*Canner pressure
Dial gauge, up to 2,000 ft.— 11 lbs. pressure Weighted gauge, up to 1,000 ft.— 10 lbs. pressure Weighted gauge, above 1,000 ft.— 15 lbs. pressure See elevation map on page 13.

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M E A T, W I L D G A M E & P O U L T R Y R E C I P E S
Vegetable-beef stew
4 cups lean beef or venison, cut in 1-inch cubes 4 cups potatoes, peeled and cut in 1-inch chunks 4 cups carrots, peeled and cut in 1⁄2-inch slices 4 cups small whole onions or quartered medium onions, peeled 2 cups celery, cut in 1-inch pieces 4 to 8 cups meat broth or tomato juice (for venison), as needed
1⁄ 2 tsp. salt per pint (optional, for flavor)

Sloppy Joe mix
4 lbs. lean ground beef or venison, or a combination 3 cups onion, peeled and chopped 11⁄2 cups green pepper, cored and chopped 1 16-ounce can tomato sauce 2 cups tomato catsup 2 cups water 1 tbsp. salt 1 tbsp. sugar 1 tbsp. prepared mustard
3⁄ 4 tsp. black pepper

Hot pack: Pre-cook meat as described for hot pack on page 11. Combine with the prepared vegetables. Pack hot meat and vegetables loosely into clean, hot jars, leaving 1-inch headspace. Add salt, if desired. Cover with boiling broth, leaving 1-inch headspace. Remove air bubbles, wipe jar rims clean, and adjust lids. Process in a pressure canner at recommended pressure:* 75 minutes for pints, 90 minutes for quarts. Note: Do not thicken broth before canning. Add cornstarch or flour to thicken just before serving vegetable-beef stew. Yield: 8 pints

Hot pack: Sauté beef or venison and onion. Drain off fat. Add remaining ingredients, bring to a boil and simmer 5 minutes. Pack hot into clean, hot jars, leaving 1-inch headspace. Remove air bubbles, wipe jar rims clean, and adjust lids. Process in a pressure canner at recommended pressure: * 75 minutes for pints, 90 minutes for quarts. Yield: 8 pints Note: lb. = pound tbsp. = tablespoon tsp. = teaspoon 1 quart = 2 pints = 4 cups

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M E A T, W I L D G A M E & P O U L T R Y R E C I P E S
Chili con carne
Beans: 3 cups dried pinto or kidney beans 51⁄2 cups water 2 tsp. salt Meat: 3 lbs. lean ground beef or venison, or a combination 11⁄2 cups onion, peeled and chopped 1 cup sweet or hot peppers, cored and chopped (optional) 1 tbsp. salt 1 tsp. black pepper 3 to 6 tbsp. chili powder 8 cups tomatoes, crushed or whole Wash beans thoroughly and place in a 2-quart saucepan. Add cold water to a level 2 to 3 inches above the beans and soak 12 to 18 hours. Drain and discard water. Combine the beans with 51⁄2 cups of fresh water and 2 teaspoons salt. Bring to a boil. Reduce heat and simmer for 30 minutes. Drain and discard water. Brown ground beef or venison, onion and peppers. Drain off fat. Add all other ingredients and simmer 5 minutes. Do not thicken until you serve the canned chili. Hot pack: Fill clean, hot pint jars, leaving 1-inch headspace. Remove air bubbles, wipe jar rims clean, and adjust lids. Process in a pressure canner at recommended pressure:* 75 minutes for pints. Do not use quarts; safe processing time has not been determined. Caution: Wear rubber gloves when you cut or chop hot peppers. Do not touch your face, particularly near your eyes. Yield: 9 pints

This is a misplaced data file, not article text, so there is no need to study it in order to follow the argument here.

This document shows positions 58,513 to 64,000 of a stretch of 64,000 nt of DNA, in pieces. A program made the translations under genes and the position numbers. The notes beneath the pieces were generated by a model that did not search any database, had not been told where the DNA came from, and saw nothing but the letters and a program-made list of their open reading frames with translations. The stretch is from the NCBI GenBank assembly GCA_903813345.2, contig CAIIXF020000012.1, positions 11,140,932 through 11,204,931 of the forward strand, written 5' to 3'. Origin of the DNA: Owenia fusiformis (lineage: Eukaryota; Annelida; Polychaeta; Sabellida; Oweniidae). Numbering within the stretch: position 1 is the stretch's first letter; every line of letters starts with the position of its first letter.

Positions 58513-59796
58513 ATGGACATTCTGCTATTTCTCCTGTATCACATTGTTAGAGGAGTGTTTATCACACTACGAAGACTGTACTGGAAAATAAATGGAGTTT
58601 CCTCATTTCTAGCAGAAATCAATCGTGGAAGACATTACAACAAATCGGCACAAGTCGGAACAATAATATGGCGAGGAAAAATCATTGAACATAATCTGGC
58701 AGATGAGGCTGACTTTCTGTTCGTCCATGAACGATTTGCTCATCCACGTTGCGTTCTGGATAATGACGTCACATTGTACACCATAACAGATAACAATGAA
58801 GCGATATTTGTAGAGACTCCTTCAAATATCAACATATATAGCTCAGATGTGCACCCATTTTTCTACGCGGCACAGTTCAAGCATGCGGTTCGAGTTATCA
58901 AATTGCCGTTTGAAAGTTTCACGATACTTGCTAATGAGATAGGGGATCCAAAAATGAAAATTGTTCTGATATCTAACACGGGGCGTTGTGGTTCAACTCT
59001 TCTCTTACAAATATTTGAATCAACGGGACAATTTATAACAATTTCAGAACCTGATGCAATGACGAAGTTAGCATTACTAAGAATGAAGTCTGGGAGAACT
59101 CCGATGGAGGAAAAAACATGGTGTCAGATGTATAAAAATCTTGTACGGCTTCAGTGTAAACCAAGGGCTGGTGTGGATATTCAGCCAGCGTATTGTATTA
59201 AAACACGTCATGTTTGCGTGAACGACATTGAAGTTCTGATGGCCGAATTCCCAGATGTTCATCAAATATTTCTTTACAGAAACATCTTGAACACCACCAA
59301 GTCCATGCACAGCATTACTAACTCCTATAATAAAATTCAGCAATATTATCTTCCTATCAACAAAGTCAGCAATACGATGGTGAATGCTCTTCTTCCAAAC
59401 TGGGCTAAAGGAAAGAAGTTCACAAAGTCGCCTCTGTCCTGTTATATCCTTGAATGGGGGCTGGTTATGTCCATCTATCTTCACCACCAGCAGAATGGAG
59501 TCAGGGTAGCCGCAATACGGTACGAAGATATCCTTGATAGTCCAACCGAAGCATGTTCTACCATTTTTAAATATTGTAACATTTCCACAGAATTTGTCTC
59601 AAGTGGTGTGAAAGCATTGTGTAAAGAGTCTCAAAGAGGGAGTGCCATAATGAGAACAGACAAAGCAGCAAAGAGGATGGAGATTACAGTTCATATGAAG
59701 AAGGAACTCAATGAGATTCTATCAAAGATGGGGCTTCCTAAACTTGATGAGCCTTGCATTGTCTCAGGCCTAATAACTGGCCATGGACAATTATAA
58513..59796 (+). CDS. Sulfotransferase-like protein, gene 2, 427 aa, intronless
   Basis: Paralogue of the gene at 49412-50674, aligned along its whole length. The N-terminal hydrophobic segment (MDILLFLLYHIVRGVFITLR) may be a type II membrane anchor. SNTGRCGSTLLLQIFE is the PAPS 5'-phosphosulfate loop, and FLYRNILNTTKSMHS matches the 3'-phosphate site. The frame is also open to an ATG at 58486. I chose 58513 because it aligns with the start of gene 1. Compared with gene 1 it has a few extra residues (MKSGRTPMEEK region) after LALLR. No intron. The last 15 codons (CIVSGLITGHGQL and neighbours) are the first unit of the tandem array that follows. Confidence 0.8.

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Spaghetti sauce with meat
5 lbs. lean ground beef or venison, or a combination 6 quarts tomatoes, peeled and chopped 1 onion, peeled and chopped 2 cups green sweet peppers, cored and chopped
1⁄ 4 cup parsley, chopped (optional)

2 cloves garlic, peeled and minced 11⁄2 tbsp. salt 1 tbsp. sugar 1 tbsp. sweet basil, crushed Sauté beef or venison and onion until all pink is gone from meat. Drain off fat. Add remaining ingredients, heat rapidly to simmering and simmer until thickened, about 1 hour. Stir often. continued,

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M E A T, W I L D G A M E & P O U L T R Y R E C I P E S
Hot pack: Bring sauce to a boil. Fill clean, hot jars, leaving 1-inch headspace. Remove air bubbles, wipe jar rims clean, and adjust lids. Process in a pressure canner at recommended pressure:* 75 minutes for pints, 90 minutes for quarts. Note: You may alter seasonings according to your preferences, but do not add pasta to the mixture before canning. An unsafe product may result. Yield: 6 to 7 pints Add onion, celery and carrots to broth and bring to a boil. Stir in chicken pieces. Hot pack: Fill clean, hot jars with hot chicken-vegetable mixture, leaving 1-inch headspace. Cover with boiling broth, leaving 1-inch headspace. Remove air bubbles, wipe jar rims clean, and adjust lids. Process in a pressure canner at recommended pressure:* 75 minutes for pints, 90 minutes for quarts. Note: This mix can be used for chicken stew, hearty soups, chicken a la king, or casseroles. Add cornstarch or flour to the liquid to thicken just before serving. Do not thicken for canning. Yield: 7 to 8 pints